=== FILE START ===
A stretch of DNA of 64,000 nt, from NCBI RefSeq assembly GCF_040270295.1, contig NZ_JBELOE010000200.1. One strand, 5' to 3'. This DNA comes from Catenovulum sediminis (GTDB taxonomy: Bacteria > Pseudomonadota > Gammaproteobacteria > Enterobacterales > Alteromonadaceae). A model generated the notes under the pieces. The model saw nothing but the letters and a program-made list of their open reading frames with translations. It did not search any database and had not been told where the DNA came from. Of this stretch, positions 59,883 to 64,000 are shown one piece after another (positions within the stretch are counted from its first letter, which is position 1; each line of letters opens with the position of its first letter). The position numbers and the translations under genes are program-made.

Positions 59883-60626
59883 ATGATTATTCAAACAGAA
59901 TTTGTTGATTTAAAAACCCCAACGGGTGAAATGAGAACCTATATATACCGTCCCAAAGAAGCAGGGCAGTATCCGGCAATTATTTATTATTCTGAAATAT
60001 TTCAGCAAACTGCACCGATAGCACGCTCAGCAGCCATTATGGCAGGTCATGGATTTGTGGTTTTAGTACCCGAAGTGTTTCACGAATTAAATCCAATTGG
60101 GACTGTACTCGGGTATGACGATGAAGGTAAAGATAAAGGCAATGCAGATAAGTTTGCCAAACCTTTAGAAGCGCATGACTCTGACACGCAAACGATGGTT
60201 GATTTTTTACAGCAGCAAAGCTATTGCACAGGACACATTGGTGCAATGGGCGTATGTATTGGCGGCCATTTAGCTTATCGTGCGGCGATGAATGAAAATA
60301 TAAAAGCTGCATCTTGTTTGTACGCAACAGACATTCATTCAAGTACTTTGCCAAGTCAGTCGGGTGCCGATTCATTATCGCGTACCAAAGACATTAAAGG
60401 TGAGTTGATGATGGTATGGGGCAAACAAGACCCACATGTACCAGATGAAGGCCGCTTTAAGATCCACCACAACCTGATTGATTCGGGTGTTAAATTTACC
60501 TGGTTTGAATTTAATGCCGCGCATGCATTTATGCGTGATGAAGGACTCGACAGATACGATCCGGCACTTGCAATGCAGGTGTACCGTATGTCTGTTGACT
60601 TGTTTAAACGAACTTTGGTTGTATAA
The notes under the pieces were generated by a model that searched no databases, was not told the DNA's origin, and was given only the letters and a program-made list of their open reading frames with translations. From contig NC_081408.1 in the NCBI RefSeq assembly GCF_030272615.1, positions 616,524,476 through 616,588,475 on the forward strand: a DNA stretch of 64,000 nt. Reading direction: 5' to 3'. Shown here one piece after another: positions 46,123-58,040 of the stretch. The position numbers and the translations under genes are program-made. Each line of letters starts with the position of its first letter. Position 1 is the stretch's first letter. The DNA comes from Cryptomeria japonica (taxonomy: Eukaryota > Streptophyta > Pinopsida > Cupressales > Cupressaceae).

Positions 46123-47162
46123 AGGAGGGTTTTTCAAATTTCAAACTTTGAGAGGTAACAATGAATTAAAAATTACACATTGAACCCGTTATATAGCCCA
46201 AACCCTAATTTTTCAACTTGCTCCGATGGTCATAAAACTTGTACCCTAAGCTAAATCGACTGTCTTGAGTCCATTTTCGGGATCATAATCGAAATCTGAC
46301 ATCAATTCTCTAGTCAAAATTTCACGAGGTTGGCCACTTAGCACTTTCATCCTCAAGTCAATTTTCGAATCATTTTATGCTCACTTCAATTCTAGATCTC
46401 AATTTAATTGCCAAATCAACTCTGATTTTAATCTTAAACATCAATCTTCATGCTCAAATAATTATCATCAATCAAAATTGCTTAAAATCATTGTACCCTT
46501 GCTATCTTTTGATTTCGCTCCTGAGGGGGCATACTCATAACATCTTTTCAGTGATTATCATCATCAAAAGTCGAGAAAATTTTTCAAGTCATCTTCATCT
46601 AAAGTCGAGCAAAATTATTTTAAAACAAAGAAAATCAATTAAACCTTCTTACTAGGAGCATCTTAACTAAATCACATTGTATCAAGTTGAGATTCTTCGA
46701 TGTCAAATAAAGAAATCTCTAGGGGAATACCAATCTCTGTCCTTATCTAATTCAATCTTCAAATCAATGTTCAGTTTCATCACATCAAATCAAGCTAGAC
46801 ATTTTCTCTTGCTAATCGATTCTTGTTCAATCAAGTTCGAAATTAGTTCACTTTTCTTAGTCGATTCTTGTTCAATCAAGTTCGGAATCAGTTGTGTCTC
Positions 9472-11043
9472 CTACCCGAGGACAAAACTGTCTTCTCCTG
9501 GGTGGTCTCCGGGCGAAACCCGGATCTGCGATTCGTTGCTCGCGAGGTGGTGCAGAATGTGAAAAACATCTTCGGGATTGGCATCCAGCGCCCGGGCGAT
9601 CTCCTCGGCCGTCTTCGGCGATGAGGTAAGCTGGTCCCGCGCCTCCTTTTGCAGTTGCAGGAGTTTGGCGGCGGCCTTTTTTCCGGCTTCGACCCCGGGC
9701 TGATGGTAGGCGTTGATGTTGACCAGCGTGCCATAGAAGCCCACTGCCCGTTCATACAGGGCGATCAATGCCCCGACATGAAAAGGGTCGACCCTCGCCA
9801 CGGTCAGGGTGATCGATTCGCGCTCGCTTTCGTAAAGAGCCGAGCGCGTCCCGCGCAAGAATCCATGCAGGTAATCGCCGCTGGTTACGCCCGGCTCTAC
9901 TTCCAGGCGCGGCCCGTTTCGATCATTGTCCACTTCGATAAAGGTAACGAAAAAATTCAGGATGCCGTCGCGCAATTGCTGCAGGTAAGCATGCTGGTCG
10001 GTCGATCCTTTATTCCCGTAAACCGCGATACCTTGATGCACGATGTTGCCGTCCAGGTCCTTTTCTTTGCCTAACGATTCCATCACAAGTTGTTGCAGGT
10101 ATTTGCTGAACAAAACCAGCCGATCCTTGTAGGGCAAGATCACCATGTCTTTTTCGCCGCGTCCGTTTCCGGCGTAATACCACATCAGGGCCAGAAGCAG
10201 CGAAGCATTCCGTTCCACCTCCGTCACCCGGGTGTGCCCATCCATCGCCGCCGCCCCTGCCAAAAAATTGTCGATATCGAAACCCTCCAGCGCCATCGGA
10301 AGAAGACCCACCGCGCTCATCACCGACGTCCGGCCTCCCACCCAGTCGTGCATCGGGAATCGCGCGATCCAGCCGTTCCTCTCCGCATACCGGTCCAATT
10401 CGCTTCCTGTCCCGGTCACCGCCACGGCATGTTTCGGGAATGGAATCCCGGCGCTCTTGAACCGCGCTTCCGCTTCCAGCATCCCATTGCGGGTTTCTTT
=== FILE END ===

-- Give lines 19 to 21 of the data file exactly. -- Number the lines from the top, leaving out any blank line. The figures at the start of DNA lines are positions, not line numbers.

46601 AAAGTCGAGCAAAATTATTTTAAAACAAAGAAAATCAATTAAACCTTCTTACTAGGAGCATCTTAACTAAATCACATTGTATCAAGTTGAGATTCTTCGA
46701 TGTCAAATAAAGAAATCTCTAGGGGAATACCAATCTCTGTCCTTATCTAATTCAATCTTCAAATCAATGTTCAGTTTCATCACATCAAATCAAGCTAGAC
46801 ATTTTCTCTTGCTAATCGATTCTTGTTCAATCAAGTTCGAAATTAGTTCACTTTTCTTAGTCGATTCTTGTTCAATCAAGTTCGGAATCAGTTGTGTCTC